1C CO 03 CO 1C CO 


OS 


** 

I 




OS 
i 1 


1-4 I-H (N t~ 1-1 >C 

C CO C ^ CO "5 


OS 

* 


3 










H 


I 


fe 

u 

s 

> 


Neapolitan Salad 
Sweet Mountain. 
Crimson Giant. . . 
Magnum Dulce.. 
Chinese Giant. . . 
Ruby King 


Average 



as 

E 

2 
O 



r e* 

H K 

Q N 

2 3 
^H 



w 



!l 

M 

a, *< 

S S5 
6g 



fi 

h 
O 

a 


g 

H 

2 
> 





a 


CO 00 CO CO I-H TJ< 


IN 


0> 
I 


H 


CO-* IN CO (N CO 


CO 
CO 


i 


>, 


t^ 1C IN I-H CO CO 


1-H 




1 


CO-* COi-H IN 


CO 




Is 


OOOOOCOO500 


CO 


CO 


1 


1C 00 -H (N O 

1-H i-H i-H T 1 1-H 




OS 

i-H 


>, 


(N^OSOt- 


c 




03 
W 


T* COCOCOOfN 


CO 




a 


CO CO t^ Tf ^i CO 


<N 





8 


i-H (N IN 00 00 CO 
CO "* IN <N i-H IN 


00 
(N 


r 1 


>, 


OS t^ ' "^ C^J * < 


OS 




& 


*CO <N 


11 




"ca 


(N CO 00 * CO 00 


Ui 


i-H 


o 


IN C<I 00 C O3 00 

Tf< 1C i-H CO 1-H CO 


CO 


O> 
1-H 


* 


1C OSOOO OCO 


OS 






CO COO O CO 


-H 




*a 


-HCOOOCOOO 











t-- O IN C i-l 

IN * CO COIN 


1-H 

co 


T ( 


b 


IN <* i-H O "* 


(N 




^ 


OCOCO I-H 
i 1 


"* 




*a 


t^ COI> COIN O 


CO 


Oi 


o 
H 


CO O C<I ^H O CO 
CO l> CO C "* CD 


s 


OS 

i-H 





O r-l i-H OS 00 00 


00 




03 
W 


i-H 1C CO ^ 

i-H 


<* 












' 
1 


a 
U 




Neapolitan Salad. 
Sweet Mountain . 
Crimson Giant . . 
Magnum Dulce.. 
Chinese Giant. . . 
Ruby King 


Average 



336 BULLETIN No. 274 

were distinctly better from the plants treated with bone; but in all 
other years the average yields, including all varieties, were lower from 
the bone-treated plants than from the untreated plants. Furthermore, 
the five-year average yield for all varieties combined was slightly 
greater from the untreated plants. 

COMPARISON OF VARIETIES FOR EARLY 
AND LATE USE 

Marked differences were discovered in the yields of the six varie- 
ties of peppers included in these tests. 

For the sake of making a fair comparison of the varieties, early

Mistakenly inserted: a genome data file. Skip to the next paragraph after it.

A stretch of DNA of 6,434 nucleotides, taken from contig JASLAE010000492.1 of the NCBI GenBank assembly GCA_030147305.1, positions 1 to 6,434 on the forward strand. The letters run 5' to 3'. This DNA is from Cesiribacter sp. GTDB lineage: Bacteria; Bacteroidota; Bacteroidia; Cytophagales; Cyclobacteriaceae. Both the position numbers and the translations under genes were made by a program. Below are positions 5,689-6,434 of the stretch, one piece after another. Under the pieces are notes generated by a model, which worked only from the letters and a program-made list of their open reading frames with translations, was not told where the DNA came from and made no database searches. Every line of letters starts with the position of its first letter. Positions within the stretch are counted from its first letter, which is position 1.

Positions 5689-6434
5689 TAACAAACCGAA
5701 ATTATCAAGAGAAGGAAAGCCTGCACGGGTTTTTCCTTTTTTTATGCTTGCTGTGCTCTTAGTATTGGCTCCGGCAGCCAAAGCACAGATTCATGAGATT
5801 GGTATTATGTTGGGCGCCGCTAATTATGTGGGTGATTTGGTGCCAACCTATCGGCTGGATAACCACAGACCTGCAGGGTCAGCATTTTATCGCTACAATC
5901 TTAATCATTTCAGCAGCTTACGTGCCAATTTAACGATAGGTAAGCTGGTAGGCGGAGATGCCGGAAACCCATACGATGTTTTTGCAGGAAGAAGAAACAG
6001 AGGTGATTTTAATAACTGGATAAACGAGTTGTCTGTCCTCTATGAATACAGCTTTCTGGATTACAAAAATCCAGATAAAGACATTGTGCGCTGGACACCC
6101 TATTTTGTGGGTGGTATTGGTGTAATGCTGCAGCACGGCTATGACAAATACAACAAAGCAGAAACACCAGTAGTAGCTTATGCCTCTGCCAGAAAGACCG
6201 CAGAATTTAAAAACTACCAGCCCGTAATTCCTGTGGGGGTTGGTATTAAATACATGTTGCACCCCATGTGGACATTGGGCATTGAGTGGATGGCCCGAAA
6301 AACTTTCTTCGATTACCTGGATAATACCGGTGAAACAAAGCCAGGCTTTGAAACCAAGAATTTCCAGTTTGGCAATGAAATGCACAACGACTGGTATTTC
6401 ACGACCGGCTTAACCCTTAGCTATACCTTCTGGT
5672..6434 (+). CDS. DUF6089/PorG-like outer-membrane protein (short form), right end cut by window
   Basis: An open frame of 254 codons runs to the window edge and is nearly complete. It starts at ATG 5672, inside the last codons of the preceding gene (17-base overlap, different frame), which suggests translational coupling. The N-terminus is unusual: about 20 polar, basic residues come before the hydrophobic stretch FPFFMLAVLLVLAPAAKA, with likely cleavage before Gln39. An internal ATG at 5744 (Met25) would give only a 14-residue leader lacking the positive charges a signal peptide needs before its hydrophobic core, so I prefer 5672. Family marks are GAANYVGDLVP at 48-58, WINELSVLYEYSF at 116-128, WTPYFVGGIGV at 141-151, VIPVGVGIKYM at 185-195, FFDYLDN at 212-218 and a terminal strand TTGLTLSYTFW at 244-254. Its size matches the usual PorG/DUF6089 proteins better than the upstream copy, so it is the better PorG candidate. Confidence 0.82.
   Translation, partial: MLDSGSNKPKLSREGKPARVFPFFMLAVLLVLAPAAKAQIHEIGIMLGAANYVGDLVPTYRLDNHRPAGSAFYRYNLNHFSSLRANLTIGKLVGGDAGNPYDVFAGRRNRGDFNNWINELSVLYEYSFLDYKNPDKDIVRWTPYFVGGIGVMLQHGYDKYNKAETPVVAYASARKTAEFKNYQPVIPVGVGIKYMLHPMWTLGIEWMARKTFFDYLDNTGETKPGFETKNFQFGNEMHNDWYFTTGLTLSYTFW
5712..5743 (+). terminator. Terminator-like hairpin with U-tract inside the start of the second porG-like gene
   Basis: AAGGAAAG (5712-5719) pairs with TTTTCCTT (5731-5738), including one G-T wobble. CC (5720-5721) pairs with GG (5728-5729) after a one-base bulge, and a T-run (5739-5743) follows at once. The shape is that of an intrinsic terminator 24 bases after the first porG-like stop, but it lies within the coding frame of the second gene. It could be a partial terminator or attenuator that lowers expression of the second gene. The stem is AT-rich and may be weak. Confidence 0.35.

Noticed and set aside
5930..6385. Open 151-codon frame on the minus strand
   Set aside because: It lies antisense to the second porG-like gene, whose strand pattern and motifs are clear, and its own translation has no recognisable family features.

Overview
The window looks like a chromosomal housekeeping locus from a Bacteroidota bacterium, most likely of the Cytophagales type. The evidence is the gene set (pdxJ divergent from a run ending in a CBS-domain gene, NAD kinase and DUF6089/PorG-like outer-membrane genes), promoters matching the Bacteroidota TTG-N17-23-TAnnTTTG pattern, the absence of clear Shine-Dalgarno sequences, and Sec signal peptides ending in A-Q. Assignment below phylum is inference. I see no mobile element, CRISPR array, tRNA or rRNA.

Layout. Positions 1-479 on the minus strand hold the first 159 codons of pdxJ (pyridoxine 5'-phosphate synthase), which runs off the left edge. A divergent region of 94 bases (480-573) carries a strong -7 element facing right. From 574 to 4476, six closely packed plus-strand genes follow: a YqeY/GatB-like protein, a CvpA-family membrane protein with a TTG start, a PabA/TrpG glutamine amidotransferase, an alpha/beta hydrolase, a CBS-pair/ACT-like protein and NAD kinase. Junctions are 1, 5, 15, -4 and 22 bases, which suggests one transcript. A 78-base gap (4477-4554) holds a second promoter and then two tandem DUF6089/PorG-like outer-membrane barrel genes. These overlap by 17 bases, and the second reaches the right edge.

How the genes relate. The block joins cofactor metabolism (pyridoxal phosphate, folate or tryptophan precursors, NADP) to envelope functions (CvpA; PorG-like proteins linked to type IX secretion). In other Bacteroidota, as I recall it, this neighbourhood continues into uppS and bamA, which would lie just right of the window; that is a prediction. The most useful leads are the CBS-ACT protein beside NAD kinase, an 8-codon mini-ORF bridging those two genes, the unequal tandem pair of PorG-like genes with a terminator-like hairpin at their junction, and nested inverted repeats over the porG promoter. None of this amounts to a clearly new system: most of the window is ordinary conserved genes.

yields and total yields of all six varieties as grown without irrigation 
or special fertilizer treatment, are tabulated in Table 5. All peppers 
harvested before August 15 were considered "early." Ordinarily only 
a relatively small proportion of the crop was picked before that date. 
Some varieties, however, produced a much larger yield of early pep- 
pers than did other varieties. Neapolitan Salad was the outstanding 
variety so far as earliness was concerned, while Chinese Giant and 
Magnum Dulce were notably deficient. 

So far as total yields were concerned, Sweet Mountain outyielded 
all the other varieties, its average yield for the five-year period as 
grown under all four treatments being more than double that of Chi- 
nese Giant, the lowest yielding variety. Furthermore, Sweet Moun- 
tain was second only to Neapolitan Salad in average yield of early 
peppers. Since Neapolitan Salad is of rather small size and suitable 
only for salad, rather than being adapted also to stuffing, Sweet 
Mountain is the better variety for general use, both early and late, 
when grown on brown silt loam under the conditions obtaining in 
the corn belt. It is of course possible that Chinese Giant might 
do relatively better on some other soils or under other conditions. 
The important point brought out by these tests is that there are great 
differences in yields of different varieties, and each gardener should 
grow a variety that will give large yields under his soil and climatic 
conditions. 

CONCLUSIONS 

1. It is feasible to grow peppers on brown silt loam as ordinarily 
fertilized for market gardening purposes, without special treatment 
with commercial forms of nitrogen or phosphorus. 

2. Peppers will withstand considerable dry weather, tho the yields 
may be somewhat increased by an abundant supply of moisture. 

3. Treatment with nitrate of soda in addition to irrigation seems 
to be detrimental to the yield. 

4. Varieties of peppers differ widely in productiveness. Under the 
conditions of these tests, Sweet Mountain proved to be a much heavier 
yielder than any of the other five varieties tested. 



UNIVERSITY OF ILLINOIS-URBANA